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Supplements ‘people should avoid’ – and the supplement that’s the ‘exception to the rule’


The world of supplements can be difficult to navigate. With pharmacy and supermarket shelves overflowing with various colourful bottles, it can be tempting to stock up on essential nutrients packed inside a little pill. However, “more is not better”, Dr Subashini M, Director of Science, Health & Wellness at Holland & Barrett told Express.co.uk.

There are various nutrients and vitamins that your body needs to work properly. 

For example, iron, calcium and vitamin C are needed but small amounts are sufficient to keep everything going as it should, the NHS explains.

Dr Subashini M shared: “More is not better, so avoid taking supplements that you don’t need, go above the recommended dosage or take something because someone else has chosen a supplement for their individualised needs.”

The health service shares similar advice explaining that most of us don’t actually need supplements.

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They explain that people should be able to get vitamins and minerals from following a healthy, varied diet.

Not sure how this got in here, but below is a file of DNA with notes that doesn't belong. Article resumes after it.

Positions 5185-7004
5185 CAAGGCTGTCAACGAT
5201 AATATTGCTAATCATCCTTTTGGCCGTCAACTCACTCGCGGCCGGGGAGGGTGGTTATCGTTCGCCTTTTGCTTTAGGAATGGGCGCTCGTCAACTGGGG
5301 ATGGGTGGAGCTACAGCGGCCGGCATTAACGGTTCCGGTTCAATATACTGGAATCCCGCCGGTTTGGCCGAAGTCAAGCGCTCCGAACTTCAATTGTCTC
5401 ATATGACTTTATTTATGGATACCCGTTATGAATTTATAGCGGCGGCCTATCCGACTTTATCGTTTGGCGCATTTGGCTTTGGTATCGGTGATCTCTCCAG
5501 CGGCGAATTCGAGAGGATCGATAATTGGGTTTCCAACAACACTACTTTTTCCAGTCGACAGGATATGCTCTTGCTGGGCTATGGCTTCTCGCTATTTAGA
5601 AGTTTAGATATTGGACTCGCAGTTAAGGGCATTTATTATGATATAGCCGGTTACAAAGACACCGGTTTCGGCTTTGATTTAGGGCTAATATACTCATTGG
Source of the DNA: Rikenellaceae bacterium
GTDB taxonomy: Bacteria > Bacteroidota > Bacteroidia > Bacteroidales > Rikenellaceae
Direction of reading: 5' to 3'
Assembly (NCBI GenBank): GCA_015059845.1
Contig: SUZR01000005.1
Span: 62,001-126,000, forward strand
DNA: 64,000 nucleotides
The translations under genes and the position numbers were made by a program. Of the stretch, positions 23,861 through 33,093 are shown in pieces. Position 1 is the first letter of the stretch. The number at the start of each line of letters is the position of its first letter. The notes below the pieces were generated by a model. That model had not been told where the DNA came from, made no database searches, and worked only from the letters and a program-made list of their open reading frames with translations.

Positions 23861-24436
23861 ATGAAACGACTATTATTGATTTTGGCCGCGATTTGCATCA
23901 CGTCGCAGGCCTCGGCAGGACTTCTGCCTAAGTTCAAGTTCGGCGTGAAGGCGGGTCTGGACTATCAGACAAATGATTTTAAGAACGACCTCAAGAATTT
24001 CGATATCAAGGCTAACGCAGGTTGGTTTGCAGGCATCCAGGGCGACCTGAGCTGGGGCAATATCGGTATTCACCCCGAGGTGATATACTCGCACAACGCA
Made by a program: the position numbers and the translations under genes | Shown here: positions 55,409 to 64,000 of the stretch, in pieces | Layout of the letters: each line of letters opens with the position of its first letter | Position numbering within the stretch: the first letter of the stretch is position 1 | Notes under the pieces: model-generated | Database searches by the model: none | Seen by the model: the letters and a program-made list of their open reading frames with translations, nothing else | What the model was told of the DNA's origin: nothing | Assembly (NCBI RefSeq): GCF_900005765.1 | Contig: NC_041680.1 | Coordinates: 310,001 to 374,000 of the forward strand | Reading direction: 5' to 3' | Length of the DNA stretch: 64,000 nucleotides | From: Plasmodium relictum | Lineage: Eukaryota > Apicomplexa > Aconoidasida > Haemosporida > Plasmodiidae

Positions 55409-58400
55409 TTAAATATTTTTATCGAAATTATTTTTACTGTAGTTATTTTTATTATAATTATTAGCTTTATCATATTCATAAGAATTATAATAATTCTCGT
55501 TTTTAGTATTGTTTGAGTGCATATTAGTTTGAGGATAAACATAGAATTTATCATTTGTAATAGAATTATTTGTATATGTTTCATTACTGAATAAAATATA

What’s more, the NHS warns that taking too many supplements or taking them for too long could be “harmful”. 

However, one size doesn’t fit all. Certain people who are at risk of deficiences can benefit from some supplements.

So, if your doctor recommended a supplement course, you should stick to their medical advice.


Even though supplements are not necessary for everyone, there is an “exception to the rule”, according to Dr Sara Kayat, Superdrug’s Medical Ambassador.

She explained that the one supplement to keep on your list is vitamin D.

The doctor added: “Vitamin D is mainly made through a reaction from the sun on our skin, but during the months October to March in the UK we are not often able to make enough vitamin D. 

“The Government therefore suggests that during those months, adults in the UK take a 10 micrograms supplement of vitamin D.” 

One way to meet this target is to incorporate enough food packed with the sunshine vitamin in your diet.

According to the NHS, good sources include:

  • Oily fish (salmon, sardines, herring and mackerel)
  • Red meat
  • Liver
  • Egg yolks
  • Fortified foods (certain fat spreads and breakfast cereals).

Dr Kayat warned: “Many people choose to take supplements even if they are reaching their recommended daily intake through their diet in the hope that ‘extra’ might better their health even further.

“However, there can be dangers in taking too many, and reaching toxic levels of certain vitamins can leave to conditions including nerve damage, liver damage, blood clots, stroke and even coma. 

“It is therefore always important to ensure you are not taking more than the recommended daily intake, and if you are at all in doubt over whether you need to take supplements and if so, how much, do speak to your doctor.”

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